WASHINGTON -- President Barack Obama showed no interest Thursday in choosing between Vice President Joe Biden and former Secretary of State Hillary Clinton when asked which Democrat would make a better presidential candidate in 2016.
"Not a chance am I going there," Obama said during an interview on MSNBC's "Hardball with Chris Matthews."
"Here's what I'll say. Both Hillary and Joe would make outstanding presidents and possess the qualities that are needed to be outstanding presidents," Obama said, choosing his words carefully. "I think Joe Biden will go down in history as one of the best vice presidents ever. And he has been with me, at my side, in every tough decision that I've made, from going after bin Laden to dealing with the health care issues, to you name it, he's been there."
Obama lavished similar praise on Clinton, widely regarded as the frontrunner for the Democratic nomination in 2016.
"Hillary, I think will go down in history as one of the finest secretaries of state we've ever had," Obama said. "And helped to transition us away from a deep hole that we were in when I first came into office around the world. And to rebuild confidence and trust in the United States.
"They've got different strengths, but both of them would be outstanding," he added. He noted that the most important quality for any president is connecting with Americans.
Clinton, who ran against Obama in the 2008 presidential primary, served as Obama's secretary of state during his first term, and was replaced by John Kerry when she leaf the post after the 2012 election. Her decision to step down, despite Obama's request that she stay another year, fueled speculation that she would once again pursue a bid for the White House.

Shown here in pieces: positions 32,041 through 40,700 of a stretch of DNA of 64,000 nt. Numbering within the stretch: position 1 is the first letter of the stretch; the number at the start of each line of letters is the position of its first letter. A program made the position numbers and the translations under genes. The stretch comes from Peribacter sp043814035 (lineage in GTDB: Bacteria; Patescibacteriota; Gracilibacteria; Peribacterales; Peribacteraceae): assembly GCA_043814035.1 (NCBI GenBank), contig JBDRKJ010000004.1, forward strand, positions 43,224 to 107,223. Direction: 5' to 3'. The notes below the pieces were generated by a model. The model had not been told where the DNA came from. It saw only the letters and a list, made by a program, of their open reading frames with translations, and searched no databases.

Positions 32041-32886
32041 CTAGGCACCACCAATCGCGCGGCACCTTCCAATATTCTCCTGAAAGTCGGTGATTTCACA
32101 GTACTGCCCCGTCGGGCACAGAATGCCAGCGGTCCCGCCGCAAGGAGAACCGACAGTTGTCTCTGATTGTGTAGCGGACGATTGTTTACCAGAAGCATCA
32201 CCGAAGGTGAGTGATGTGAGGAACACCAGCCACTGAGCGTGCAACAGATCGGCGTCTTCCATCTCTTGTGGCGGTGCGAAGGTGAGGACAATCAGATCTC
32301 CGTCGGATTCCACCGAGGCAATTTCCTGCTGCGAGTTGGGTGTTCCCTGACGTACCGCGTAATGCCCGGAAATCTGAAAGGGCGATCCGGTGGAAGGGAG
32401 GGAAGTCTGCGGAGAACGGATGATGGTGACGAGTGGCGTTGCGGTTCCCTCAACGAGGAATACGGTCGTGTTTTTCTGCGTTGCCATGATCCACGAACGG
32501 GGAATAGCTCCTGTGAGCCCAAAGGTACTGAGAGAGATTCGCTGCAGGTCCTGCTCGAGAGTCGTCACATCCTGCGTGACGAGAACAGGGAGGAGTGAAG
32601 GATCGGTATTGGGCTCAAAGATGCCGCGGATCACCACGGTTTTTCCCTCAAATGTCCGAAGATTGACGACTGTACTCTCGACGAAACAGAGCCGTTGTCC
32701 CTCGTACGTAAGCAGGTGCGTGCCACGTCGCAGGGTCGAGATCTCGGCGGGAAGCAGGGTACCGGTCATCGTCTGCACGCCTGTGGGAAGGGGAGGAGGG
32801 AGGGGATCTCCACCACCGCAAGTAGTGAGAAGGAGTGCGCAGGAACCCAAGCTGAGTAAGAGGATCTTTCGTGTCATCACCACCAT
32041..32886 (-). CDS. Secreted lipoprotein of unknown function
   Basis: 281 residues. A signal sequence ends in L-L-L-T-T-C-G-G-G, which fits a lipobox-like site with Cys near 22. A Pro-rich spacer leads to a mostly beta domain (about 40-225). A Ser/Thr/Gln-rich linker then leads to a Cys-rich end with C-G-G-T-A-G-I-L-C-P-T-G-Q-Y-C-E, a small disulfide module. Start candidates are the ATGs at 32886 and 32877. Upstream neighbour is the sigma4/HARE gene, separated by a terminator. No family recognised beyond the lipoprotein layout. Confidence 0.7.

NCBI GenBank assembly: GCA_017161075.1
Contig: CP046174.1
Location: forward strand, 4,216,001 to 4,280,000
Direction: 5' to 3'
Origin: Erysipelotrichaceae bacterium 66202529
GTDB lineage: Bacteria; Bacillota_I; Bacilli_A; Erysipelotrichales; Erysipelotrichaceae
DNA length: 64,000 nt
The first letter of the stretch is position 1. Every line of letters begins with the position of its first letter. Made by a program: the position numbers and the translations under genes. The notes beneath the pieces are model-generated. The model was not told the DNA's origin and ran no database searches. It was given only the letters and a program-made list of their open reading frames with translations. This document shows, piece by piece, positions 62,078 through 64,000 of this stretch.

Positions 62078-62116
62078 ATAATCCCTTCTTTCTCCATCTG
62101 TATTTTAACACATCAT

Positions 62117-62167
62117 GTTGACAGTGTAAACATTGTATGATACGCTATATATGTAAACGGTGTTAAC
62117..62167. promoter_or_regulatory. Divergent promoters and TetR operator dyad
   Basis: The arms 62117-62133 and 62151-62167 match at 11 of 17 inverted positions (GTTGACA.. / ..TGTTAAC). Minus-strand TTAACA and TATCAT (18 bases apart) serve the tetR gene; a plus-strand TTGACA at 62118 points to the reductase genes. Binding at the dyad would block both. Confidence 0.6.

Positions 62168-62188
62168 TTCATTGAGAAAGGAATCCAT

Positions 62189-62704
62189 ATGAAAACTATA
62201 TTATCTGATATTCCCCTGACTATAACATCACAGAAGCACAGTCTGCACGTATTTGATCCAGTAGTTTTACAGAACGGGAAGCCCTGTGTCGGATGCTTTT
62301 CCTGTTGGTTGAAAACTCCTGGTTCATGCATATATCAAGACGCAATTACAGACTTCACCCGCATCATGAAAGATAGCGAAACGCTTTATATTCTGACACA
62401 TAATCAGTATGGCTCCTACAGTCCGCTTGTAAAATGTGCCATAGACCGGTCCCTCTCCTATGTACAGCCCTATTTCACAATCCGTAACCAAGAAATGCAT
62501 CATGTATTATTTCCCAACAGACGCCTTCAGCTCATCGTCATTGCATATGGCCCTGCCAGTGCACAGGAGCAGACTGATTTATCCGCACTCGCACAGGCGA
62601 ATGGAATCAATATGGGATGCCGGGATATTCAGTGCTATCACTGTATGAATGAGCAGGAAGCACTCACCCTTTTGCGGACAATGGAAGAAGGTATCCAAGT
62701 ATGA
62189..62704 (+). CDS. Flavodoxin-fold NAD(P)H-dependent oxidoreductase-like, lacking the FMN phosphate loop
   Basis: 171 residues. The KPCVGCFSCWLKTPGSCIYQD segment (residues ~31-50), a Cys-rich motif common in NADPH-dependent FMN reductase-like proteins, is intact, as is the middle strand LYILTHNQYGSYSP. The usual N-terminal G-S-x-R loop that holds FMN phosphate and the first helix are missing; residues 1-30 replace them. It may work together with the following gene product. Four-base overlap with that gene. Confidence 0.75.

Clinton has mostly ducked questions on whether she's mounting another presidential campaign, even though Republicans are already anticipating her candidacy.
Biden, on the other hand, has addressed speculation about his presidential aspirations with his signature nonchalance.
"We’ll see where the hell I am," Biden told GQ in July. "I can die a happy man never having been president of the United States of America. But it doesn't mean I won't run.The judgment I'll make is, first of all, am I still as full of as much energy as I have now -- do I feel this? Number two, do I think I'm the best person in the position to move the ball?
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